For many firms and employees, this is THE key issue of 2010 and a factor in the EVP that almost cannot be over-weighted. Almost all firms have introduced some level of incremental forfeiture risk in 2010. This has ranged from provisions that seem largely symbolic and are very unlikely to have a material impact on the rank and file, to provisions that put all deferral awards across the firm at risk, if certain performance hurdles are not met.
Whether these are categorized as forfeiture provisions, holdbacks, clawbacks or performance vesting, they all have a similar impact from the employee perspective—
putting money that has been “already earned” at risk. Firms that create significant risk in this area from an employee perspective need to be mindful of scoring high in other categories in order to have a competitive EVP.
Similar to forfeiture provisions, this is another category that has grown in complexity. In previous years, this would have focused primarily on whether awards were linked to share price or to LIBOR.
Multiple firms have implemented plans where employees are now exposed to additional metrics beyond share price. Assessing the value of deferral dollars in these plans becomes more complex: how likely is share price appreciation? Does the plan provide appreciation or only downside risk? Is the upside capped or unlimited?
While not as critical as forfeiture risk, it is essential to balance this element with the others. And firms that do provide significant upside based on firm performance certainly seem to be doing exactly what a good comp plan should—aligning the employee’s interest with that of the shareholders.
While changes in benefits plans may not grab the headlines in the same way that compensation numbers do, this is a critical part of the EVP. We will not explore the components individually in this article, but want to highlight that it is critical to our proprietary process to value these side-by-side with the compensation elements.
The good news is that this work does not need to be executed based on speculation. The next level of measuring EVP is to query the employees themselves. We have a variety of tools that have been perfected in the academic world and refined in consumer market testing. We can offer people paired choices and forced distribution selection to get a handle on relative value. If we control for demographic and personal perception factors, we get a good handle on how to value the eight components of EVP.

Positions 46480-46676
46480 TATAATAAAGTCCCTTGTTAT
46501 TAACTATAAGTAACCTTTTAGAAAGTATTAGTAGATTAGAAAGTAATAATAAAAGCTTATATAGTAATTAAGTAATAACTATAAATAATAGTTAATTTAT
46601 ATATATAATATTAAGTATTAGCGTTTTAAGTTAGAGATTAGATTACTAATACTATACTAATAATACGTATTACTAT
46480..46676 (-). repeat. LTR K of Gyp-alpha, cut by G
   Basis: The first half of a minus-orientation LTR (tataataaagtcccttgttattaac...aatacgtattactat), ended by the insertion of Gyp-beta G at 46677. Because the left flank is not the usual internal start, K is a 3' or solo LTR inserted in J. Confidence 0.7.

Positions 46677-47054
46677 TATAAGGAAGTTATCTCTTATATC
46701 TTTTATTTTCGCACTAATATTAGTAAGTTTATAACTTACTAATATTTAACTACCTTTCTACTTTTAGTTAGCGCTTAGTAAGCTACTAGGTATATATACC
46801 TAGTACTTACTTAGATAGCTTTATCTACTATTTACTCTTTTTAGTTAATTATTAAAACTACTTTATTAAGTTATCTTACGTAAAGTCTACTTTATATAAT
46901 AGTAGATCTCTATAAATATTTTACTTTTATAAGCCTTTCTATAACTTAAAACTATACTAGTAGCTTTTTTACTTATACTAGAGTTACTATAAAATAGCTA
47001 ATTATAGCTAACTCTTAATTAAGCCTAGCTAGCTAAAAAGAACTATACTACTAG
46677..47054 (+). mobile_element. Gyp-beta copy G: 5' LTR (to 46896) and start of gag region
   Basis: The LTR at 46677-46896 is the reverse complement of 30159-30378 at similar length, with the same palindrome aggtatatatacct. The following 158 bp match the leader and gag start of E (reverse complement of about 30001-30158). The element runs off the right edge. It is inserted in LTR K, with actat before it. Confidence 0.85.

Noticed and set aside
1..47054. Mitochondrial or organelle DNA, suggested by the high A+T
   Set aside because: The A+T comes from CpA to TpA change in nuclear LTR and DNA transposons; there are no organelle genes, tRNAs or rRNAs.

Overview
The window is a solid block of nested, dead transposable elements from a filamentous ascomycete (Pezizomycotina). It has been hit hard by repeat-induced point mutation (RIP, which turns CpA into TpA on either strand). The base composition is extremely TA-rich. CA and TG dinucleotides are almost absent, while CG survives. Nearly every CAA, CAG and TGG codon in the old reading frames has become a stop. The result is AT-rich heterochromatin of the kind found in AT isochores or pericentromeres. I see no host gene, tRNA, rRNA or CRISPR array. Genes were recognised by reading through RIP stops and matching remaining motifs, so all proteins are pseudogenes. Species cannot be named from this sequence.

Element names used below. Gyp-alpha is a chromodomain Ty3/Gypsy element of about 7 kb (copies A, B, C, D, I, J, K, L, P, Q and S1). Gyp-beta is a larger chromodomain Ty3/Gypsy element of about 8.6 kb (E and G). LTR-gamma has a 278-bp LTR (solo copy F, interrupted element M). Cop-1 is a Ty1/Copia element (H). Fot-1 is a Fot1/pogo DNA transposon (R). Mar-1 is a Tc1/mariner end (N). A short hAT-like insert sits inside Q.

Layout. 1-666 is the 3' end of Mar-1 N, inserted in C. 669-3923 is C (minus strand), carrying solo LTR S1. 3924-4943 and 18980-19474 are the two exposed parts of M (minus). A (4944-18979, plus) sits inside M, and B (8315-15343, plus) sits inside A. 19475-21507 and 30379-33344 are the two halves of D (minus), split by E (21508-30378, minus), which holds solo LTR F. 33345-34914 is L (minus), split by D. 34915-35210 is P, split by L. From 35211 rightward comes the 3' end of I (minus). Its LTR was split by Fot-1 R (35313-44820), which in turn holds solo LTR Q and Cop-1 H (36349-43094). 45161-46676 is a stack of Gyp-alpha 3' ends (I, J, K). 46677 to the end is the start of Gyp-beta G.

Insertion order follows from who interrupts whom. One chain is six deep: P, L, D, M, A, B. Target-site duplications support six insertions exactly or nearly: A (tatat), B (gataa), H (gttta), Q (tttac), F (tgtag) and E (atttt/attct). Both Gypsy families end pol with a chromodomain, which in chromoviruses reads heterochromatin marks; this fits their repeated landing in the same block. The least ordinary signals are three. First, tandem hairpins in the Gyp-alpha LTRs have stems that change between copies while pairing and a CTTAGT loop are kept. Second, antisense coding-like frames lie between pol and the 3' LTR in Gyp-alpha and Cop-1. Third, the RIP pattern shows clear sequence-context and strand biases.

When assessing the data gathered in this process, it is critical to consider and group the employee responses by:
- roles within the company (i.e., front vs. back office)
- disposable income
- time horizon at the company (i.e., how long they plan on being there)
Value of Work
Since we anticipate increased regulatory pressure, increased competition for talent and limited financial resources, it will be critical for firms to use these resources with as much impact as possible. Transitioning away from making a variety of ad hoc decisions about pay delivery into a model where each element of EVP is optimized for maximum impact will give firms a significant competitive advantage. The first to embrace this methodology will become a more attractive place to work where perceived pay is maximized. With the best people, performance will inevitably improve, thereby providing more total compensation to deliver in the most efficient manner. This will in turn raise stock returns, attracting more shareholders (and capital) and even better employees. The virtuous cycle of pay, performance and prosperity will be ensured.